sample_exam_2003_sol

sample_exam_2003_sol - Print Name _ _ pg. 1 of 11 Part 1....

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Print Name __________________ ____ pg. 1 of 11 Intensity (dB) Part 1. (Total 2 points) Refer to neurons 1 and 3, whose tuning curves are shown below Neuron 4 receives input from neurons 1 and 3. The synapse from neuron one to 4 ( neuron 1 Æ neuron 4 synapse ) is mediated by neurotransmitter receptors on neuron 4 that, when neurotransmitter binds to them, open sodium channels . The neuron 3 Æ neuron 4 synapse is mediated by neurotransmitter receptors on neuron 4 that, when neurotransmitter binds to them, open sodium and chloride channels with relative permeabilties of 0.4 for sodium and 0.6 for chloride . Given the following permeability and concentrations for the fluids around the synapses onto cell 4. [K + ] out = 15 mM [Na + ] out = 600 [Cl - ] out = 625 [K + ] in = 650 mM [Na + ] in = 100 [Cl - ] in = 100 At rest Pk = 1 At rest Pna = .11 At rest Pcl = .12 AP threshold = -22 mV ? Legend Denotes synapses that we do not tell you whether they are excitatory or inhibitory Neuron 3 ? ? Neuron 1 Neuron 4 5 10 15 20 0 20 40 60 80 Neuron 1 : CF = 5 kHz 5 10 15 20 0 20 40 60 80 Neuron 3 : CF = 15 kHz Frequency (kHz) Frequency (kHz) We will not look in this box!!!
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Print Name __________________ ____ pg. 2 of 11 Intensity (dB) The reversal potential for the neuron 1 Æ neuron 4 synapse (45 mV) is > than AP threshold (-22 mV). .4*100+.6*625 = -8 mV Therefore this is excitatory. The reversal potential for the neuron 3 Æ neuron 4 (-8 mV) is > than AP threshold (-22 mV). Therefore this is excitatory. So we just merge the 2 excitatory areas Common mistakes: The most common mistake was thinking that whether a synapse is inhibitory or excitatory depends on whether the cell hyper- or depolarizes from rest. This is wrong. As emphasized in lecture (from 10/22/03, pages 1,7, 11,12 ), and gone over on question 1.2 of exam 2, question 1.2 of late discussion section quiz 4-- whether a synapse is inhibitory or excitatory depends on the reversal potential of the receptor and the action potential threshold Another common mistake was just assuming because it was sodium that it was excitatory. You need to know the reversal potential to properly explain this answer. . Note: space is provided below the multiple-choice question to explain and show your math. 1.1 (0.7 Points) Which of the following is the tuning curve of cell 4 (note dark shaded areas are inhibitory, and un-shaded outlined areas are excitatory). There are areas that appear both excitatory and inhibitory (in C and F); this is OK because more information would be needed to determine which input was stronger in these potentially overlapping areas. 1.2 (1.3 Points) Explain your answer (show math below): __________________________________ _____________________________________________________________ _____________________________________________________________ _____________________________________________________________ Show math For neuron 1 Æ 4 Er = 57.5/z*log([Na] out /[Na] in ) = 57.5*log(600/100) = 45 mV For neuron 3 Æ 4 Er = 57.5 *log C 5 10 15 20 0 20 40 60 80 A. 5 10 15 20 0 20 40 60 80 Frequency (kHz) Frequency (kHz) 5 10 15 20 0 20 40 60 80 Frequency (kHz) 5 10 15 20 Frequency (kHz) 0 20 40 60 80 B 5 10 15 20 0 20 40 60 80 Frequency (kHz) 5 10 15 20 0 20 40 60 80 Frequency (kHz) D E F .4*600+.6*100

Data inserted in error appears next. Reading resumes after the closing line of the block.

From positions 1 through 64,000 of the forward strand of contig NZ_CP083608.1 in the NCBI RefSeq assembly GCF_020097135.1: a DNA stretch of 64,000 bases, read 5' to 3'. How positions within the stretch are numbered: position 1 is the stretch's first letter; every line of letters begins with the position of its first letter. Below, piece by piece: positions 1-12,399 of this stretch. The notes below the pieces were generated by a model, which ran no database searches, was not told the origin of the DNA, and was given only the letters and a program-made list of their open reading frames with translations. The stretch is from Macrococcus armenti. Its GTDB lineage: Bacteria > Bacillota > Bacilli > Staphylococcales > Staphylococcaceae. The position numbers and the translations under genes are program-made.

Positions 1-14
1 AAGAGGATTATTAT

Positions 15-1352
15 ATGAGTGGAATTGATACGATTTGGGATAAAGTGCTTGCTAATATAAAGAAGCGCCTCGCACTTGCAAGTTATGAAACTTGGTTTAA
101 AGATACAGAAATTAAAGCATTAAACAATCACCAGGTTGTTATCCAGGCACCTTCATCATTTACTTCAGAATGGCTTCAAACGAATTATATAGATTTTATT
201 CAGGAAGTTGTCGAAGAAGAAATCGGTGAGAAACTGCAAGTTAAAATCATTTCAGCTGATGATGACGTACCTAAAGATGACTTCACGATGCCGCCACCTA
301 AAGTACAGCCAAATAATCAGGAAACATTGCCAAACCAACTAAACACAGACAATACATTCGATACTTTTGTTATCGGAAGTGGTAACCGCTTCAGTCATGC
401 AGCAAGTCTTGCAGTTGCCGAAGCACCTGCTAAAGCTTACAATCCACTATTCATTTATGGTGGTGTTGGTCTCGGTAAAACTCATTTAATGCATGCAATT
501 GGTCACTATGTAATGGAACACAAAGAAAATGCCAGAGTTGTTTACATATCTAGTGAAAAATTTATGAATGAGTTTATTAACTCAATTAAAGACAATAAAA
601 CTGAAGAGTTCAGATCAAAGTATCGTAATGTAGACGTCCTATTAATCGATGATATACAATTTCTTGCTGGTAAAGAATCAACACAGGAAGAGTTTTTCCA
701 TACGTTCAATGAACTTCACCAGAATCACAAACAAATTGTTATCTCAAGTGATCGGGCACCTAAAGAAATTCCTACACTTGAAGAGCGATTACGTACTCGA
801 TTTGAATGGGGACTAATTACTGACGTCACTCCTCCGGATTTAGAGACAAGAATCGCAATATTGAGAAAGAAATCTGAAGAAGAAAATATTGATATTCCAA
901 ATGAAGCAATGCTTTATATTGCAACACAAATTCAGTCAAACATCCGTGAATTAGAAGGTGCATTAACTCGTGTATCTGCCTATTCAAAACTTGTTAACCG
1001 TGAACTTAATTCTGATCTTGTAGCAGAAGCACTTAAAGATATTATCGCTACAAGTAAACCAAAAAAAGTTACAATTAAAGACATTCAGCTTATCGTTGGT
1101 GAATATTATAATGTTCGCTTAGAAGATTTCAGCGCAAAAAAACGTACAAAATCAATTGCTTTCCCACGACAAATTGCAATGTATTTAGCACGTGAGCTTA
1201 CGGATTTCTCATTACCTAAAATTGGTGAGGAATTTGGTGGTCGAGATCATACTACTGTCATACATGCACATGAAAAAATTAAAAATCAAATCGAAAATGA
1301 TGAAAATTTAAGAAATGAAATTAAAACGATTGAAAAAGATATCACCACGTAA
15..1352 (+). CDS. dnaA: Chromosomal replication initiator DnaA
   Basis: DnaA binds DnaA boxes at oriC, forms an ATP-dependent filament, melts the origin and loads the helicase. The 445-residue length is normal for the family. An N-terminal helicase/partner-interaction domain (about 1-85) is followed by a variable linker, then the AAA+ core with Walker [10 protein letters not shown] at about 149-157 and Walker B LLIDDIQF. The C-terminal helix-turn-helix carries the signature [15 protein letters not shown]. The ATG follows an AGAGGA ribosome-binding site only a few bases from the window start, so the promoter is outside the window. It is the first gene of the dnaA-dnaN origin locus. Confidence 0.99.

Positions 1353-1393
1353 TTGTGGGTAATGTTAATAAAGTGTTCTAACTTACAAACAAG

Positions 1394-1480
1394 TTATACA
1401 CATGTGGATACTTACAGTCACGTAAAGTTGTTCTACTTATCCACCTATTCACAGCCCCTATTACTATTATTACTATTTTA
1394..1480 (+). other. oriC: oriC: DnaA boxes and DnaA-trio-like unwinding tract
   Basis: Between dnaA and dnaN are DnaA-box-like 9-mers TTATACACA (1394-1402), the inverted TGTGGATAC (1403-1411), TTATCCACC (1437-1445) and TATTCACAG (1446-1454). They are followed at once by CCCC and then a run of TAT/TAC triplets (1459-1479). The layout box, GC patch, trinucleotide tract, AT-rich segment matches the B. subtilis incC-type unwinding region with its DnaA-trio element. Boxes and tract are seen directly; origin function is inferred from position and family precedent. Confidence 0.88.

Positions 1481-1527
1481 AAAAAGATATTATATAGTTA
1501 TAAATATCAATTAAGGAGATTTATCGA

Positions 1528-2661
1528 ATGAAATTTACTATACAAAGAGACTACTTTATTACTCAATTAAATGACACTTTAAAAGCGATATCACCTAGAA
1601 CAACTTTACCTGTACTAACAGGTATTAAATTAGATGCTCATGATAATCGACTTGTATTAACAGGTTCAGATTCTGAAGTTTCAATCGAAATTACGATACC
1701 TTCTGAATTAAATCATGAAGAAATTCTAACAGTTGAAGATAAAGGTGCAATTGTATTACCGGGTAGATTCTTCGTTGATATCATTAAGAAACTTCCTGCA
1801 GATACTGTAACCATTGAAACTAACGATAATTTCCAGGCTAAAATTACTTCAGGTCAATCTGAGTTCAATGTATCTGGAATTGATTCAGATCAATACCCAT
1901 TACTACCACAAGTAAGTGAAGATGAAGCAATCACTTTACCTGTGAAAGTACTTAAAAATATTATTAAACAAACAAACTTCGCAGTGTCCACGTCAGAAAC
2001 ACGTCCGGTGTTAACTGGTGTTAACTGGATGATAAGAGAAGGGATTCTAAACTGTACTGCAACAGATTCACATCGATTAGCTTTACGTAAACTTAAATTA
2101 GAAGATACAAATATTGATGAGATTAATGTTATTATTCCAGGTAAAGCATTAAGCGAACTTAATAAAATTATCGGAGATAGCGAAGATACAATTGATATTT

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Print Name __________________ ____ pg. 3 of 11 Part 2 ( Total 2.8 points ). Below are the tuning curves of 3 primary auditory cortical neurons. All the tuning curves have identical shape and thresholds; they are just shifted in characteristic frequency (CF, also called best excitatory frequency in the book).
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sample_exam_2003_sol - Print Name _ _ pg. 1 of 11 Part 1....

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